Do you have a toddler who seems to get into everything? Her busy little hands can seem to find their way into all kinds of places they shouldn't be, such as your makeup bag, sugar dish and office supplies. Toddlers learn in different ways, and you might just have a toddler on your hands who learns kinesthetically. A kinesthetic learner works best when she has a lot of hands-on, interactive activities. If you have a kinesthetic learner, try to provide her with enough hands-on learning opportunities to satisfy her curious mind and active hands.
Kinesthetic learners love to touch everything, which can sometimes make it difficult to display valuable items in your home. You can create a space for your toddler to touch anything she wants by setting up a sensory table. Use a low table that your toddler can easily reach, and cover it with items that offer some type of sensory stimulation. For example, some of the items you can add to the sensory table include starfish, seashells, wooden figures, woolen knit animals and pine cones.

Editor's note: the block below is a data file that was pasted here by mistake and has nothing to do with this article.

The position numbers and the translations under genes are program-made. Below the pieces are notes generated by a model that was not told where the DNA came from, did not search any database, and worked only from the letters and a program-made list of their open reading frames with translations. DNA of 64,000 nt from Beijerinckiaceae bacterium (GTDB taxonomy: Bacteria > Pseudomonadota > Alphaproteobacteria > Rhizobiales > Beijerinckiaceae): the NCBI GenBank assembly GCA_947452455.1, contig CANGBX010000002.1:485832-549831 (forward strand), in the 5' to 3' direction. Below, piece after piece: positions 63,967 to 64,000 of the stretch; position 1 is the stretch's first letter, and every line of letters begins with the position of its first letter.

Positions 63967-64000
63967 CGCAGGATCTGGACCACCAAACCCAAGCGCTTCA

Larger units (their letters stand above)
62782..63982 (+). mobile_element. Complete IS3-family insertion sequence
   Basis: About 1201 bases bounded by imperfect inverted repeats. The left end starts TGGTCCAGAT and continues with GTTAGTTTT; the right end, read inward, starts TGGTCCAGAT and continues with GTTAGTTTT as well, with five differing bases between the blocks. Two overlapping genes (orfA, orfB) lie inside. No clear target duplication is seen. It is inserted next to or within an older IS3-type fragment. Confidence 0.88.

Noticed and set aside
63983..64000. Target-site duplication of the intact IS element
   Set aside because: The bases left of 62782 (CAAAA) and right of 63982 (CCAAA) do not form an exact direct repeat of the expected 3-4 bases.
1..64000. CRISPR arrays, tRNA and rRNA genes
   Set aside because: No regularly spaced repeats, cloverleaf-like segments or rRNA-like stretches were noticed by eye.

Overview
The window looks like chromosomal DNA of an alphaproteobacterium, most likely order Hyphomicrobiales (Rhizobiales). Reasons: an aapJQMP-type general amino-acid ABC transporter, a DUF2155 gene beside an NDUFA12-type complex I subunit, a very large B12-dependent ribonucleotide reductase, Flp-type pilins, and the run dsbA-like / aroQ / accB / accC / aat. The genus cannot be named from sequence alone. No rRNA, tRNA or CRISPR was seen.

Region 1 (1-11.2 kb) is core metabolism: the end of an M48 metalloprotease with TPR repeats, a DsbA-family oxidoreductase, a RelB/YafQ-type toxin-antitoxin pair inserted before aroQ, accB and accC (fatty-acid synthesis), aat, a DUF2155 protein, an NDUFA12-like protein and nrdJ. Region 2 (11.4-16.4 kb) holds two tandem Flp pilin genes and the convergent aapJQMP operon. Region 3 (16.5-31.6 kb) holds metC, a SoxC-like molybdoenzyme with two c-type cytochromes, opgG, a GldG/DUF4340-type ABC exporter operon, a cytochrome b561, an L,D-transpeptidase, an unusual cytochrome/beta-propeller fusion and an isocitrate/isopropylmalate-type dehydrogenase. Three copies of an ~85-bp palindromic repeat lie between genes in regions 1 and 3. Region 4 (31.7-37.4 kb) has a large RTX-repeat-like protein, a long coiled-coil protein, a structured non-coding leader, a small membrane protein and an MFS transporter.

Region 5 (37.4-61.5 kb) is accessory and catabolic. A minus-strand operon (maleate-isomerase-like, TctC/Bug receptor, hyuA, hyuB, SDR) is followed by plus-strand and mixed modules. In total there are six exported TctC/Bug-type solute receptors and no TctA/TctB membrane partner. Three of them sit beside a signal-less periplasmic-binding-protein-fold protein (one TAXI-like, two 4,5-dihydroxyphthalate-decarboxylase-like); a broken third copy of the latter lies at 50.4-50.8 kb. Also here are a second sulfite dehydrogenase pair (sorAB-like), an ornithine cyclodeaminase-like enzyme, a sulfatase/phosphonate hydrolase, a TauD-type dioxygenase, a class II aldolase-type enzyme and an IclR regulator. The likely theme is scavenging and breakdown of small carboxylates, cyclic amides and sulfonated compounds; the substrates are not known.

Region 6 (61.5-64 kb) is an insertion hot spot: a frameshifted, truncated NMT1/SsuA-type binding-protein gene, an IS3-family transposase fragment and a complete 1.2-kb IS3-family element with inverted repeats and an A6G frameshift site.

Water activities offer a lot of kinesthetic stimulation for toddlers and young children. For example, you can set up a water activity outdoors with buckets of differently colored water and a few plastic cups. Your active toddler can scoop and pour the water to her heart's content, watching it turn different colors as she does so. Other water activities include setting up a bubble station with trays of bubble solution and wands, or even simply watering the garden with the hose.
Baking and Cooking
Both baking and cooking offer a lot of kinesthetic stimulation. From rolling out dough to scooping granular sugar and salt, you can create a sensory-rich experience with your toddler by whipping up a batch of delicious cookies or making homemade pizza together for lunch. The best part about baking and cooking with your active toddler is sharing in the all of the eating after you and our child have finished.
If your kinesthetic toddler enjoys playing with blocks, take this activity a step further by providing her with a set of pattern blocks. With pattern blocks, your child has a tray on which she can place blocks organized by color and shape. Your toddler can arrange these blocks to create different designs, shapes, patterns and even pictures as she gets a little bit older. You can even discuss the blocks as she builds a pattern to teach her about different color or shape names.
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